The criminal court’s order to release Mubarak, who had been toppled from power in 2011, threatened to inject more tension in the existing standoff between the interim government, which is supported by the military, and the Muslim Brotherhood.
On July 3, the military ousted President Mohammed Morsi who was supported by the Muslim Brotherhood.
Since Morsi’s ouster near daily protests from his supporters have more often than not boiled over into clashes with authorities leading to people being killed and injured.
Some are worried that Mubarak’s release will mean a return to the police state, but analysts say that would not happen, as members of the Egyptian revolution would not allow it.
Morsi, since his ouster, has been held by the military at an undisclosed location. On Monday, authorities ordered he be held another 15 days until a probe into more claims he incited violence while the deadly unrest was taking place in December of last year.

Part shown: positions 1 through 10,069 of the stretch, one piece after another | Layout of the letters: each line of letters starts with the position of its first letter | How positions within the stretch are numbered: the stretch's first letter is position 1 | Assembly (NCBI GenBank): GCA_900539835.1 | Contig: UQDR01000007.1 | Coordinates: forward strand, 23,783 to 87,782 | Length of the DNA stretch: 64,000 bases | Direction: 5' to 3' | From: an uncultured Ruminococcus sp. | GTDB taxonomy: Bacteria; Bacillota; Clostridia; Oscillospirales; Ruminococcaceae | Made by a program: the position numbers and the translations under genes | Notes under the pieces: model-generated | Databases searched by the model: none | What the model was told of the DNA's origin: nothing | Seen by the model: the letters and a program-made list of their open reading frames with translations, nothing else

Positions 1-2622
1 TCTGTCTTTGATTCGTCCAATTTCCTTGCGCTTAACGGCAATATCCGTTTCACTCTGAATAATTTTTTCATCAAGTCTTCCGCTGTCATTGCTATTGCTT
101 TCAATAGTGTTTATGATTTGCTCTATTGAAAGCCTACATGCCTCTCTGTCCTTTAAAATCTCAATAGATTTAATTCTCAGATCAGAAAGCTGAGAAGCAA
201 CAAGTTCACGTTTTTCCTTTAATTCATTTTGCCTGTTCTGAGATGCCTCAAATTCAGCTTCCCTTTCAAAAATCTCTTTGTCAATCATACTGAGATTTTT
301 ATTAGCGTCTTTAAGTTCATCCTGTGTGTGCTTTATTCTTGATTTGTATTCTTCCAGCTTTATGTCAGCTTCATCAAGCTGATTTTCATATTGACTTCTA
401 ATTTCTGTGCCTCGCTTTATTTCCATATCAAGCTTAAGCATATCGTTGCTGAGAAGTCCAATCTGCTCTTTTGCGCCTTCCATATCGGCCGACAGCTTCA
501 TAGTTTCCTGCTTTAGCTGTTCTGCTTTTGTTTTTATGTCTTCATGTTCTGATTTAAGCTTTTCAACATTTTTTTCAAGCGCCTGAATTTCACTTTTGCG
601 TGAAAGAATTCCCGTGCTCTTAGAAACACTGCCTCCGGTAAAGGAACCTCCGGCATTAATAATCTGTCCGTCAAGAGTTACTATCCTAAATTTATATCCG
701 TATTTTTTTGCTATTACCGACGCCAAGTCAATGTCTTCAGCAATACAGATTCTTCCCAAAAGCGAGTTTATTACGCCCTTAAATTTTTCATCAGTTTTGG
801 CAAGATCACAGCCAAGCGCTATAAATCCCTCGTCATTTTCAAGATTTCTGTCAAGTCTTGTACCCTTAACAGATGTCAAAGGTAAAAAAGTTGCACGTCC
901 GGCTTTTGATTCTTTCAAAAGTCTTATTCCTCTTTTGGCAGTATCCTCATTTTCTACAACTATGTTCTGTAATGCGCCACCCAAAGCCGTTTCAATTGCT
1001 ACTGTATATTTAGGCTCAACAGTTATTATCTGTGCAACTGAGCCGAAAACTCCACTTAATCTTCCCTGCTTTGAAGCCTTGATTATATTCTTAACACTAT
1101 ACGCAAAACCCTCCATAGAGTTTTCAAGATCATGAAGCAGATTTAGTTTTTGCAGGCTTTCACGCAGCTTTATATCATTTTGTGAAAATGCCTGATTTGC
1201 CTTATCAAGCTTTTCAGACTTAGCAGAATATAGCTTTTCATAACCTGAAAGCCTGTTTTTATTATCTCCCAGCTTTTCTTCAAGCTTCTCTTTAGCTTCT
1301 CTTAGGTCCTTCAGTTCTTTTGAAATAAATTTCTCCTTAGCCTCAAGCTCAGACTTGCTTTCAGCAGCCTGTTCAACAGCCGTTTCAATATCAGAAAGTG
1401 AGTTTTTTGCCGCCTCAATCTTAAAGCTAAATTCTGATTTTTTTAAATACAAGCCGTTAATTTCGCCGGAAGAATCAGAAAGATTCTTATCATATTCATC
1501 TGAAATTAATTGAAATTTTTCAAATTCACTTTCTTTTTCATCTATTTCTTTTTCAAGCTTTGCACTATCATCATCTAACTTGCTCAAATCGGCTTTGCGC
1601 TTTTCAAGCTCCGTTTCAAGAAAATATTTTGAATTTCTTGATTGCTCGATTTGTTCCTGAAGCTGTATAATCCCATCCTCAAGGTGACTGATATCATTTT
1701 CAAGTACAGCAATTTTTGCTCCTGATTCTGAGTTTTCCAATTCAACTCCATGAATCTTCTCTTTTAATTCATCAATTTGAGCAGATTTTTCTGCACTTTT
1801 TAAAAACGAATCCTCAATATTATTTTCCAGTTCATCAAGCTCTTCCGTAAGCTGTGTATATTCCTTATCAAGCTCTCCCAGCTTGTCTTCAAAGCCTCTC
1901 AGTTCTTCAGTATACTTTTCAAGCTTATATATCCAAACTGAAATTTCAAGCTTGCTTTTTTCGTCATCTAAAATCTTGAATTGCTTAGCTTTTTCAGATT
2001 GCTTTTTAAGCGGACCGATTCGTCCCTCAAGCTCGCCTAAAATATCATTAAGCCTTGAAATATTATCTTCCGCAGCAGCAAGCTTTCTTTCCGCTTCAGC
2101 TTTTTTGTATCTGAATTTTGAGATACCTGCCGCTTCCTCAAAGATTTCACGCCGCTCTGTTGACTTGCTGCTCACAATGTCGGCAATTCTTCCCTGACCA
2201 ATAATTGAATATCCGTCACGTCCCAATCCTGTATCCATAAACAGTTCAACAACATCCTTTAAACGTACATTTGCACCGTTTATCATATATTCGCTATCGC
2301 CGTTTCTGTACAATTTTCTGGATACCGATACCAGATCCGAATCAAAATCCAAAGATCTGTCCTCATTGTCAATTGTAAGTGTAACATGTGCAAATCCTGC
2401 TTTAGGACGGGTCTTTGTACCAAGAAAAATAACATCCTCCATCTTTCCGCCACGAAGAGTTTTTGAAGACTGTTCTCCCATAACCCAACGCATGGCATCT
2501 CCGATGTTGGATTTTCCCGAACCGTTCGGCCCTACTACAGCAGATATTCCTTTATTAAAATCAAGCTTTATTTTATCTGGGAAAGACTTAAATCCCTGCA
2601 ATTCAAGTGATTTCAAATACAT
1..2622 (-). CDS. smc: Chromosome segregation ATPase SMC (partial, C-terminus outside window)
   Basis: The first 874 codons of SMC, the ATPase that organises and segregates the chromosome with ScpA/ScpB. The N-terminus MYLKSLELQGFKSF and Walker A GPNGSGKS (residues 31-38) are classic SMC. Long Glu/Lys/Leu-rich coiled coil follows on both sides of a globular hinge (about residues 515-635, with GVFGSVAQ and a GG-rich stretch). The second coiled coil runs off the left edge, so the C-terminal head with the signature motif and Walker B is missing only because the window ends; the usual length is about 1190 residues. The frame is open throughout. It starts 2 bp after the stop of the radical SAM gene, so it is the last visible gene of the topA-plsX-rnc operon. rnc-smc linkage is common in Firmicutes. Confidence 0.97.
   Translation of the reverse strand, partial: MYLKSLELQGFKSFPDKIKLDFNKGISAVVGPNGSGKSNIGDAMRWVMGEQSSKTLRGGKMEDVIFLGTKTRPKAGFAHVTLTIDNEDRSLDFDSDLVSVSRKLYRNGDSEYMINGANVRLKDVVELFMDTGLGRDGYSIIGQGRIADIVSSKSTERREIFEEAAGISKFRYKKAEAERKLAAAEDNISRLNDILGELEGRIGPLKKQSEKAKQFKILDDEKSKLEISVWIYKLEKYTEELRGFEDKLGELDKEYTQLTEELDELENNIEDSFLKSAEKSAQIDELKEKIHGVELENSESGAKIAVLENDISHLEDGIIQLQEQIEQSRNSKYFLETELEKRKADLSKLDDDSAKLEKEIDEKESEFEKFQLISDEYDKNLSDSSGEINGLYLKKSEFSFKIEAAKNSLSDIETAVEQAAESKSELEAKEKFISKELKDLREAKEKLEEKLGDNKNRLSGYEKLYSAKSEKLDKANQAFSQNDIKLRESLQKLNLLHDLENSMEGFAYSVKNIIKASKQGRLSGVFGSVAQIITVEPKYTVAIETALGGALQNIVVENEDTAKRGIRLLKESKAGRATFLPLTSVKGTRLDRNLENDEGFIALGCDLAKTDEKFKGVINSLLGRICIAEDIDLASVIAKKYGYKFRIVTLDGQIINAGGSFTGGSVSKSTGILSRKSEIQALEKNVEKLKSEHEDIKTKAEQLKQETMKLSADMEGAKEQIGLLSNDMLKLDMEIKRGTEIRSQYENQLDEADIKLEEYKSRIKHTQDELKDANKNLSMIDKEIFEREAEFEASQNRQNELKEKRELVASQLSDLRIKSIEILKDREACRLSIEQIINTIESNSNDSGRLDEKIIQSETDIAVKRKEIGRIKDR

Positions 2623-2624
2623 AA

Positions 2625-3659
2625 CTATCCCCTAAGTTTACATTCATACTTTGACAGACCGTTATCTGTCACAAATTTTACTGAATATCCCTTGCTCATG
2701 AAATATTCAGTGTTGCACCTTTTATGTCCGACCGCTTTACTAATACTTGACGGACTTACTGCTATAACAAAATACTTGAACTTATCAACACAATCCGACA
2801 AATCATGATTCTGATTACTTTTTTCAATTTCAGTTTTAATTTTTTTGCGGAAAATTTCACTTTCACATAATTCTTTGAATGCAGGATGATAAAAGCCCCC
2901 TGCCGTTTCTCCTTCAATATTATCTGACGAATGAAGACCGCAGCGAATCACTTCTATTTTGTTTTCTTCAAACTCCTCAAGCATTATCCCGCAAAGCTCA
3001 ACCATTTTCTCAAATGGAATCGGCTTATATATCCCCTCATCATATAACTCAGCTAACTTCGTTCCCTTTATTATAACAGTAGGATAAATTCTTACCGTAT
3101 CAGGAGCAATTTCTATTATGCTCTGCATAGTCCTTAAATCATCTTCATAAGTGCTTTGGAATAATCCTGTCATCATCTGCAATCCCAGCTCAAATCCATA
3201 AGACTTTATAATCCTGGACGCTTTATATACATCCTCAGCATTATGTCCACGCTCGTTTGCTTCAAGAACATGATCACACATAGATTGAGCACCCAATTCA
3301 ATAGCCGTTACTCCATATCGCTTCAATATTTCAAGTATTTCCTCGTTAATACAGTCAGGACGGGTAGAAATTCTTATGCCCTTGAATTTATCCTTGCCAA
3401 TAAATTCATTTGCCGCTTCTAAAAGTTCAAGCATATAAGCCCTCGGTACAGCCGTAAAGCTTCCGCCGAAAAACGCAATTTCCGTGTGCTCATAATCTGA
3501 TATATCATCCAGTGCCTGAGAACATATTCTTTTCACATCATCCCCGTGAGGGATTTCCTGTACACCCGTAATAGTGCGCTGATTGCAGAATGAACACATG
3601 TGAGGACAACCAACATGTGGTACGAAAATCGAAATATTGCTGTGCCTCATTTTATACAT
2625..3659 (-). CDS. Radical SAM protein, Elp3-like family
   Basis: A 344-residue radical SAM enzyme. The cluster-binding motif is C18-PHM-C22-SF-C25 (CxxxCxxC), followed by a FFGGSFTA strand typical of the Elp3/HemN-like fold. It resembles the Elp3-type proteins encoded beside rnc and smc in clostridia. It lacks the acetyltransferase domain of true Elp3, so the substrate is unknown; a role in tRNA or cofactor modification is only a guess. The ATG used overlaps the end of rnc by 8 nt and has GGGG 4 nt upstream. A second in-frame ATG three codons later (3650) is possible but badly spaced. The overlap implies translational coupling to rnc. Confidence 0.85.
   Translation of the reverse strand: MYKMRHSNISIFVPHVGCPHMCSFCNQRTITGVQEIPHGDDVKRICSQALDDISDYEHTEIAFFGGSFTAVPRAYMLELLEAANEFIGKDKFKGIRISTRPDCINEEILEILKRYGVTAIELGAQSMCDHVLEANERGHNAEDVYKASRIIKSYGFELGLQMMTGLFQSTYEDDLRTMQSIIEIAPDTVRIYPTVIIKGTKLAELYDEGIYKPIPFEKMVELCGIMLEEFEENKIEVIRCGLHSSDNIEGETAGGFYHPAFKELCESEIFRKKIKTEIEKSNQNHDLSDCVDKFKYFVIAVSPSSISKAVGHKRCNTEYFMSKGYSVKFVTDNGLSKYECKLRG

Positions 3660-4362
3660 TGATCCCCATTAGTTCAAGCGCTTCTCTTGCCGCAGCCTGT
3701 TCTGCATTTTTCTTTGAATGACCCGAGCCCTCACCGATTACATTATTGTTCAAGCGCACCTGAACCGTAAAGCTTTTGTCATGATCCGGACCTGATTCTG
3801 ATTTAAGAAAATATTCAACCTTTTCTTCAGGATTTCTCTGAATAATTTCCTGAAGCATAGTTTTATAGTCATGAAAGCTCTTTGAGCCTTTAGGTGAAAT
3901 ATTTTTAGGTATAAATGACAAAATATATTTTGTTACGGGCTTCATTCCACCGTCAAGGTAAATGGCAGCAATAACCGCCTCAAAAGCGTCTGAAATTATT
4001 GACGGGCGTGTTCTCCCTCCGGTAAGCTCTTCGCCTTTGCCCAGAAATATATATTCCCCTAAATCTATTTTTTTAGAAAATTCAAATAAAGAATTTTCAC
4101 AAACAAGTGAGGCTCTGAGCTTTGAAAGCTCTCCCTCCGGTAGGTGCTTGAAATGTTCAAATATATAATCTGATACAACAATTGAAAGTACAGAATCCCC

Mubarak’s release was in connection with a court case on corruption. He could be freed within just three days. Mubarak was already ordered released on two other separate cases, including this supposed role in the killing of protesters during the uprising in 2011 that ousted him from office.
Mubarak is going through a retrial for the deaths of protesters after the life sentence he was given was overturned in the courts on appeal.
Activists from youth groups that pushed for the ouster of Morsi said that Mubarak, who was the ruler of Egypt for close to 30 years, would not be allowed to govern again.
The ruling by the court came as increased international censure is mounting since two protest camps supporting Morsi were cleared last week touching off violence that left over 1,000 killed over the past week.